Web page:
Teenagers can be an enigma at the best of times but when it comes to language they can be downright baffling. As much as people like to harp on about the golden days of their youth, when everyone wrote perfect prose and spoke the Queen's English, the truth is that slang has been around for centuries and although today's teens use words most of us don't understand, they're no different from any other generation. One of the reasons teenagers use slang is as a way of rebelling against authority, but it's also used as a way of identifying with each other and to differentiate themselves from people who aren't part of the 'group'. Teenagers use slang as a way of ensuring social inclusion among their friends, showing that they are part of the 'in' crowd and, crucially, as a way of communicating between themselves without their parents or teachers understanding.
Where does it come from?
If we think back our parents were teenagers we'll probably come up with words and phrases that they and their friends used, and each generation has its own influences, but popular culture plays a large part in the introduction of new slang. In the '50s the birth of rock 'n' roll, the Beat Generation and the increasing influence of American culture in films, TV and music saw the introduction or popularization of phrases like 'see you later alligator', 'cool', 'hip' and 'nerd'. In the swinging '60s it was the hippies, the protest generation, the emerging drug culture and the cool cats of Carnaby Street. 'Groovy', 'peace', 'far out', 'psychedelic', 'dig', 'cat' and 'dude' were among the more popular words of the time. In the '70s funk, punk, glam rock and disco all influenced slang, phrases like 'boogie', 'funky', 'bad', 'bitchin', 'blood', 'slammin', 'wicked', and 'dope'. In the '80s the words and phrases from American hip-hop culture started to infiltrate British youth language, many of which can still be heard today, with words like 'biatch', 'da' as in 'he's da man', 'diss', 'booty', 'bling' and 'playa'. Of course there are plenty of slang words used by British teens (and adults for that matter) that come from within our own culture such as, 'hoodie', 'chav' and 'asbo'. Today, the internet and texting has an impact on the way teenagers speak and write and there has been an emergence of abbreviated words that infuriate teachers and have most adults scratching their heads. 'Book' now means 'cool', because if you type 'cool' in predictive text it first brings up 'book' and there are a multitude of abbreviations such as LOL (laugh out loud) and BRB (be right back) that are common place on Instant Messenger and e-mails - who said teens were lazy! The comforting thought for adults is that at some point their teenager will grow up and grow out of much of the slang they use today and of course one day they'll have their own teens and they too will find themselves talking to their kids wondering what on earth they're going on about.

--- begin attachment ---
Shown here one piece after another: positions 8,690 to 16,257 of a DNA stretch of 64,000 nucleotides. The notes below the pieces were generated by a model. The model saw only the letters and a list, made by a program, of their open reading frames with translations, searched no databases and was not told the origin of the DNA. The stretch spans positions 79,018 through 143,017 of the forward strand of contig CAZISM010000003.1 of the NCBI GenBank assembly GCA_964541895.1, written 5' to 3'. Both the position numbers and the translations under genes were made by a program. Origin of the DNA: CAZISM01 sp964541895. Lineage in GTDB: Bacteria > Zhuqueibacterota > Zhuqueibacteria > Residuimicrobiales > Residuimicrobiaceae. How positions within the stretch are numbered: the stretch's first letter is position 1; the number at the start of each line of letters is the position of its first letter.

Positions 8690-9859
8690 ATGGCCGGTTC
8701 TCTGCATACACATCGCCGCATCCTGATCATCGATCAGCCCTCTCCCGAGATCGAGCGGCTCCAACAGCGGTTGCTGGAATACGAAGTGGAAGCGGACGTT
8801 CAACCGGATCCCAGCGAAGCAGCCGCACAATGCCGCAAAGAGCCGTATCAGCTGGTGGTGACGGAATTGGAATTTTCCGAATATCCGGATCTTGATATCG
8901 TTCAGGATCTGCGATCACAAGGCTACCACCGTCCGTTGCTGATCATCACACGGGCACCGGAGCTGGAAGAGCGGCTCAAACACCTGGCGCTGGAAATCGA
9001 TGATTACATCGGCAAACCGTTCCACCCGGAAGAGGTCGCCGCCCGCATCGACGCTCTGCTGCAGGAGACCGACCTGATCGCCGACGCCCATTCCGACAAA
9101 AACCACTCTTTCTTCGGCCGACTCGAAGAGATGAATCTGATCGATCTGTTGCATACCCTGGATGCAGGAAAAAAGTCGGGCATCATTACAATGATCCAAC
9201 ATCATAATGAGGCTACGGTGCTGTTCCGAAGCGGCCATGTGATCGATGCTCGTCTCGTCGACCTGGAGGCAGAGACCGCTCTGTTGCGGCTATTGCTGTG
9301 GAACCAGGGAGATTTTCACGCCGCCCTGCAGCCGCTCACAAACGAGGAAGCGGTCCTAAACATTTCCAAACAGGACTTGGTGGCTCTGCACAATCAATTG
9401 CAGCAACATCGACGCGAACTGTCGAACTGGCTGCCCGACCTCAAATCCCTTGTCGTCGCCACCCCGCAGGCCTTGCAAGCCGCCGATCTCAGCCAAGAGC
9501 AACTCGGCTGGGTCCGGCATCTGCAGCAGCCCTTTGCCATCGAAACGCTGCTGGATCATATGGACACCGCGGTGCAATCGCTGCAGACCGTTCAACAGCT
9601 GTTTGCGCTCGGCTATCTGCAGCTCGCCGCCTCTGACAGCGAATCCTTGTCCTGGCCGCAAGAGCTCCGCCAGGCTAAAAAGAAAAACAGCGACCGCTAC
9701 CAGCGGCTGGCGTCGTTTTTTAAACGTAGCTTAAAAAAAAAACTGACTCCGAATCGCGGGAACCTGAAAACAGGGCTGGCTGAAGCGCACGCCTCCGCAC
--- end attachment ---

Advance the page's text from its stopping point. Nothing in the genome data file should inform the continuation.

Now, the use of slang and abbreviations is not limited just to e-mails, text messages or instant messages. It is showing up in kids' schoolwork, in their SAT essays and in college admission applications.
Sara Goodman, who teaches high school English and journalism at Clarksburg High in Clarksburg, Md., said she worries that this new language will compromise students' ability to write and to communicate. "Most of these kids started using IM when they were between the ages of 8 and 10," Goodman said. "So they learned it when they were learning the other grammar rules." Learning Webspeak at the same time, then, means kids focus on the grammatical form that they use more often, which is IM and text-message abbreviations, Goodman said. "I have definitely seen an increase in this type of shorthand. They're using it pretty much everywhere. It's just seeped into their daily language." Webspeak is so ingrained in most students' communication skills that they inadvertently use the language all the time,...
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